Will the winds of political change bring a breath of fresh air for Chinatown?
As news broke Monday of the historic NDP-Green deal to form a progressive government for our province, I was waiting at city hall, one of hundreds of speakers over four days testifying before city council in defence of Chinatown.
I had managed to steal away from work to attend and speak on the final day of public hearings over the proposed Beedie condo development at 105 Keefer Street. I’m glad I attended in-person. The mood was electrifying and inspiring, the gallery and chambers packed with advocates and activists.
At issue: the rezoning proposal for a new large-scale condo development in the fragile heritage neighbourhood. This latest in a series of rejected applications by Beedie Developments for the block next to the Chinese Classical Gardens and Cultural Centre has been met by resistance every step of the way.
Chinatown advocates are right to be concerned; after years of neglect, recent big block condo developments in the name of renewal have radically transformed the neighbourhood.
So far, similar large-scale new developments may have succeeded in bringing new businesses, residents, and short-term vacation rentals to the area, but at a cost: the displacement of low-income seniors, affordable residences and businesses, and the continued erosion of Chinatown’s character and heritage.
On day one of the public hearings, respected neighbourhood activist Shirley Chan lamented that over the last several years, the development decisions by council were not—as purported—saving Chinatown, but in fact they were replacing Chinatown.
There is a real irony then, that those same development decisions replacing Chinatown may have succeeded in saving Chinatown after all. Opposition to the project has succeeded in rekindling that most intangible aspect of heritage: it has built real community.
The opposition to this development proposal has managed to bring together young people, old people, heritage advocates and housing activists, small businesses and historic clan associations, multigenerational Canadians with deep roots and recent immigrants contextualizing their own sense of belonging in our city. The opposition to this project has brought about something of a Chinatown renaissance, and ignited a passion to save the neighbourhood.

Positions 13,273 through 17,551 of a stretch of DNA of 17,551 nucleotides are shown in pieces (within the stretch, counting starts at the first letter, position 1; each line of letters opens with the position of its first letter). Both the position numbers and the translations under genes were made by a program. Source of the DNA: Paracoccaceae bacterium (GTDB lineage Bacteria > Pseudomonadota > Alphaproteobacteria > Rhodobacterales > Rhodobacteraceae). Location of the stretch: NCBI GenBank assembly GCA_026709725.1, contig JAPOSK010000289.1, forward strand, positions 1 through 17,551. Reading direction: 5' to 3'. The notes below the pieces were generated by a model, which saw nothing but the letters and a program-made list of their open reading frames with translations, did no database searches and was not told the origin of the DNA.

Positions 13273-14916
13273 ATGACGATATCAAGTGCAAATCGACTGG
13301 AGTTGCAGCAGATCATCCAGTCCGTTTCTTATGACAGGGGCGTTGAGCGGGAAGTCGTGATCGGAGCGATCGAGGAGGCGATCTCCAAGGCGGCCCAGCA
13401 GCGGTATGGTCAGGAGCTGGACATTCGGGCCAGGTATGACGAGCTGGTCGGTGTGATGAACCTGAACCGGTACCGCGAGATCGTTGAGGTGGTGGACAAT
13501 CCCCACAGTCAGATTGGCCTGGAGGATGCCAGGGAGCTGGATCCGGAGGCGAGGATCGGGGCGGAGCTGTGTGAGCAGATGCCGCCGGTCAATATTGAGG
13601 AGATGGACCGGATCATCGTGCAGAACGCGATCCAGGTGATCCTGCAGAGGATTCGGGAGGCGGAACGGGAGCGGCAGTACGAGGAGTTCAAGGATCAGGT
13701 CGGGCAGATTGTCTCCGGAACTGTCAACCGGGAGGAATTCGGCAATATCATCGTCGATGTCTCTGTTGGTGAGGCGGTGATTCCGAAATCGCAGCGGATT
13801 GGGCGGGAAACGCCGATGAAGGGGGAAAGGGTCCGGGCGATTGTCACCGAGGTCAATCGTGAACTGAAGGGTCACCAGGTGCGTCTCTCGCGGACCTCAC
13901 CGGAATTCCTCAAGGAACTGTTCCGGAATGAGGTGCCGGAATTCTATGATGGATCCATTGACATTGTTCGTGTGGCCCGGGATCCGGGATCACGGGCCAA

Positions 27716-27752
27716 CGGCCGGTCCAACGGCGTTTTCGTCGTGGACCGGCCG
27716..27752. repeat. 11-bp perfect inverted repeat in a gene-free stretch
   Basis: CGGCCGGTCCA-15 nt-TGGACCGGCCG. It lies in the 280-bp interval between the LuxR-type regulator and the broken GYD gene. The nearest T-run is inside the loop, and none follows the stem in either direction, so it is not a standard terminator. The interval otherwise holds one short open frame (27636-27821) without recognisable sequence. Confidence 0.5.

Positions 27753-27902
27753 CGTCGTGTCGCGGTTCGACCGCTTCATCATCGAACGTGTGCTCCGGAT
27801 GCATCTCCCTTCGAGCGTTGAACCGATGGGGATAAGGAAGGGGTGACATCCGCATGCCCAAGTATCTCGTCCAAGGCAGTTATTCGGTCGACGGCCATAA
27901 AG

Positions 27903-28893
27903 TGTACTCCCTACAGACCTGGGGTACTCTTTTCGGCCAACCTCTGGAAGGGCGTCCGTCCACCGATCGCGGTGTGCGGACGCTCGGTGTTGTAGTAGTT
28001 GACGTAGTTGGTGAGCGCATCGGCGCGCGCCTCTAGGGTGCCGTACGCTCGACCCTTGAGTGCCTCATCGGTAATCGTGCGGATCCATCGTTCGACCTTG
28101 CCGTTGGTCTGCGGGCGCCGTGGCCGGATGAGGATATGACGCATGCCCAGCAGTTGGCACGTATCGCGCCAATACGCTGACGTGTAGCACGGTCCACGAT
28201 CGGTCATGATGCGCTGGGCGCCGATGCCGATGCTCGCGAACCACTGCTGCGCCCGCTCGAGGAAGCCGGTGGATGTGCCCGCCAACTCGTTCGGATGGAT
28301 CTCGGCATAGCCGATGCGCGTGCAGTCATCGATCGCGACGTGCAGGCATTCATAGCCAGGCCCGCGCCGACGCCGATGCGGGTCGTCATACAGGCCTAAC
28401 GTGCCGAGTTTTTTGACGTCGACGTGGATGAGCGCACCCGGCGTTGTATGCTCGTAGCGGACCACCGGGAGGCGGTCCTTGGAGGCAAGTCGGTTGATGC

A new generation of bright, articulate, and inspired Chinese-Canadian youth and allies have taken up the mantle of the 1970s freeway fighters—organizing and advocating, working with Chinatown seniors, and quite literally breathing new life into the neighbourhood. The same neighbourhood that the city council majority and real estate interests had decided was in need of replacement, underperforming and moribund.
If there were any grounds of justification for council to still approve this rezoning it wouldn't be for revitalization, but for public benefits. The provision of truly affordable housing as a public-benefit condition of the various recent big block condo developments in Chinatown so far has been pretty minimal: in the low double digits as far as actual numbers of units.
This most recent application for rezoning to accommodate the Beedie Group’s new 12-story condo building at 105 Keefer Street offered little by way of public benefits: 25 units of seniors rental housing, only eight of which would be at pension rate, and paid for by B.C. taxpayers. The proposal was also to include a cultural amenity space at “below market rate” (which by definition is not necessarily affordable or accessible).
As most of the opponents agreed, the public benefits fell well short of what the community needs, and the building came at a significant cost to the neighbourhood. It's too big, and in the wrong place.
As I went to speak before council Monday, the news that a Green-NDP deal had been struck just moments earlier presented a literal last minute game-changer. Among other things, both parties have committed to increase the supply of affordable housing.
That will likely mean that begging for developers’ table scraps will no longer be the only route to securing housing for our society’s most vulnerable.
With a new provincial mandate, the veritable knife through the heart of Chinatown in exchange for barely-there public benefits will seem a lot less attractive to city councillors going into a 2018 municipal election. Looking forward, any suggestion of developer-donor influence should be put to bed by the NDP-Green commitment to ban big money political contributions (over the 11 months of the 2014 civic election reporting period, Beedie Group and their VP Rafii Houta are listed at having contributed at least $65,000 to Vision Vancouver).
City council will make a decision on the 105 Keefer application on June 13. Those extraordinary record-breaking four days of public hearings have bought councillors a little extra time to see not only the extent of public opposition to this project in support of Chinatown, but also how the political landscape is changing.